… Come From a Supposed Conservative?
In case you missed it, there are three Republicans now running in what will almost certainly be state Senate District 18 down in Las Vegas. Michele Fiore is one, and the other two are sitting State Assemblymen, Scott Hammond and Richard McArthur. I’ve observed both of the Assemblymen in action pretty closely, and while they have different tacks on their respective political philosophies, I think both of them are thoughtful, solid Conservatives. I’ve never met Fiore, but there is no particular reason to doubt she’d be a good Senator, too. Certainly any of the three of them would be preferable to a Democrat in that seat, particularly where the majority hangs in the balance.
Enter Las Vegas political consultant/blogger Chuck Muth. He wrote an incredibly troubling (and ironically named) blog post on this race, which is a completely unnecessary and savage (and in my view, below-the-belt) attack job on Scott Hammond, coupled with an uncritical lionization of Richard McArthur.
What’s especially bad is that Muth seems to actually be working for McArthur, and didn’t mention it. And not only did Muth not disclose this connection in his “analysis,” but if it’s true, it seems clear Chuck actively tried to hide it. Oh, and it also looks very much like Muth could have been violating federal law while he did it.
I first noticed that Muth was likely working with McArthur when McArthur’s announcement E-mail came my way. At the bottom of the E-mail (which touts McArthur’s tax pledge signing and Citizen Outreach Legislative Scorecard ratings – both Chuck Muth trademarks – as subtly as a Liberace tuxedo), it indicates that “Citizen Outreach,” Chuck’s 501(c)(4) group, was the originator of the E-mail.
That’s a huge no-no, because a 501(c)(3) or (4) organization has very strict rules about not working directly with candidates or their campaigns. This was the attempt to limit “soft money” in politics, where candidates used to be able to strategically use and coordinate with groups that looked independent, but were really just hatchet men the campaign didn’t want to officially associate with.
At the time, I hadn’t heard that any other Republican was in the race. But when I saw Muth’s blog post, I went back and looked at that E-mail, and another McArthur E-mail that was sent later.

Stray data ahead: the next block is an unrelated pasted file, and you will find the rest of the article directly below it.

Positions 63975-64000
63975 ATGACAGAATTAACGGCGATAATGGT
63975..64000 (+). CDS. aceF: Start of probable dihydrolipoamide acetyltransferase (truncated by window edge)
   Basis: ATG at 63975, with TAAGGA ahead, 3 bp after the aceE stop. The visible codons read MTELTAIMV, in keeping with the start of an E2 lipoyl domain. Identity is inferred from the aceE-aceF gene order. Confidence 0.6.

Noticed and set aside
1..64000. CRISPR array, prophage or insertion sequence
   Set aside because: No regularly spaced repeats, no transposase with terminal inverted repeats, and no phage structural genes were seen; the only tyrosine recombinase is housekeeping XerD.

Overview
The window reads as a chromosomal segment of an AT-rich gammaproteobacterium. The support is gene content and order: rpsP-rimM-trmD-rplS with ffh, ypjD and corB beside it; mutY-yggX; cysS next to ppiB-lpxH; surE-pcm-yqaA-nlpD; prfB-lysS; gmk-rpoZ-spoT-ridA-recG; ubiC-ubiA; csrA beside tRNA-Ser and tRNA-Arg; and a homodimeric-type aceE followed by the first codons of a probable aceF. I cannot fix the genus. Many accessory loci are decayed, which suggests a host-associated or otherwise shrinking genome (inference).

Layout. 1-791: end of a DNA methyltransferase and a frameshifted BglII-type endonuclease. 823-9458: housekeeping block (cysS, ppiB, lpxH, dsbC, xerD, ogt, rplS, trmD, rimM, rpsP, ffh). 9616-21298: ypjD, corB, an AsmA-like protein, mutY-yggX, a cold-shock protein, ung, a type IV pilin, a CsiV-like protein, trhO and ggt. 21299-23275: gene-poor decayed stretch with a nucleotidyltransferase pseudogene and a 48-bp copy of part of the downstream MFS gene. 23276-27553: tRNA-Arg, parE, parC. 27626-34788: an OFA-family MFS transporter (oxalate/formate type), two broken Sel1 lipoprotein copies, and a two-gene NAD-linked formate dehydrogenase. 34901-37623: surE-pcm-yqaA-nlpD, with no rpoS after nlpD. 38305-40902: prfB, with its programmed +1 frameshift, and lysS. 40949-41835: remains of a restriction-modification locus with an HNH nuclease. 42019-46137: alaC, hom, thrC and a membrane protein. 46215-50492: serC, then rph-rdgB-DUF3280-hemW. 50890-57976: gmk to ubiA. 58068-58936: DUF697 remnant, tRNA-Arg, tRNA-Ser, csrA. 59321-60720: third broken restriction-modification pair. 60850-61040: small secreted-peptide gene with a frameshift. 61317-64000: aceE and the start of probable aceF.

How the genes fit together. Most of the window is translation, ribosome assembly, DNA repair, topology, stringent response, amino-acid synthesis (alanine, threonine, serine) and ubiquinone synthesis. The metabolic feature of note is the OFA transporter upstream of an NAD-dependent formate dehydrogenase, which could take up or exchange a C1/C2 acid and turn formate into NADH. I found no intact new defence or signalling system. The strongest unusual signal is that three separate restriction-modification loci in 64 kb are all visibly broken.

Someone clearly mentioned the “D’oh!” footer, because in the second E-mail, the sender is “Richard McArthur for Senate 18”.
Except they didn’t actually fix anything, because if you click on the “Unsubscribe” link, you get…
D’oh! And really, it’s super-duper “Oh crap the IRS could SOOOOO fine the hell out of me and put me out of business” d’oh. Because that’s not regular Citizen Outreach, that’s the Citizen Outreach Foundation, Inc., which is a 501(c)(3) – emphasis on the (3).
COF, Inc. is the kind of organization that federal law specifically prohibits from working directly with a campaign, because donations to those organizations are tax deductible. Anyone I’ve ever met who has ever run for office or managed a campaign is not only well aware of this, but is justifiably paranoid about accidental cross-polinization. Even if it’s not a violation of the law, the mere perception of impropriety is enough to spark an investigation or complaint and embarrass the candidate.
So – was this just some intern using the wrong “send from” button? Well, there’s a few other pieces to the story that suggests there’s more to it than that.
On Chuck’s Twitter feed a few hours before the announcement E-mail was sent, he said:
And then, a little later:
I don’t see any other rational conclusion except that it’s meant to look deliberately like “Journalist” Muth had gotten a scoop, when in fact it was part of a coordinated effort by Campaign Consultant Muth. There’s nothing wrong with a well-coordinated rollout, of course, but why the seemingly deliberate deception? Why not just come out and admit that you know McArthur is running because you’re actively supporting his campaign via your consulting company?
“Full Disclosure” isn’t just important so people can see and adjust for potential biases. We all have our biases, after all, both philosophical and financial. When you lay your cards on the table at the outset, you build more, not less, credibility. Assuming Muth failed to do that (or even if he was just being careless), he hurt both himself and his client candidate. Because his client is a good man and a good conservative, the later is the far worse sin.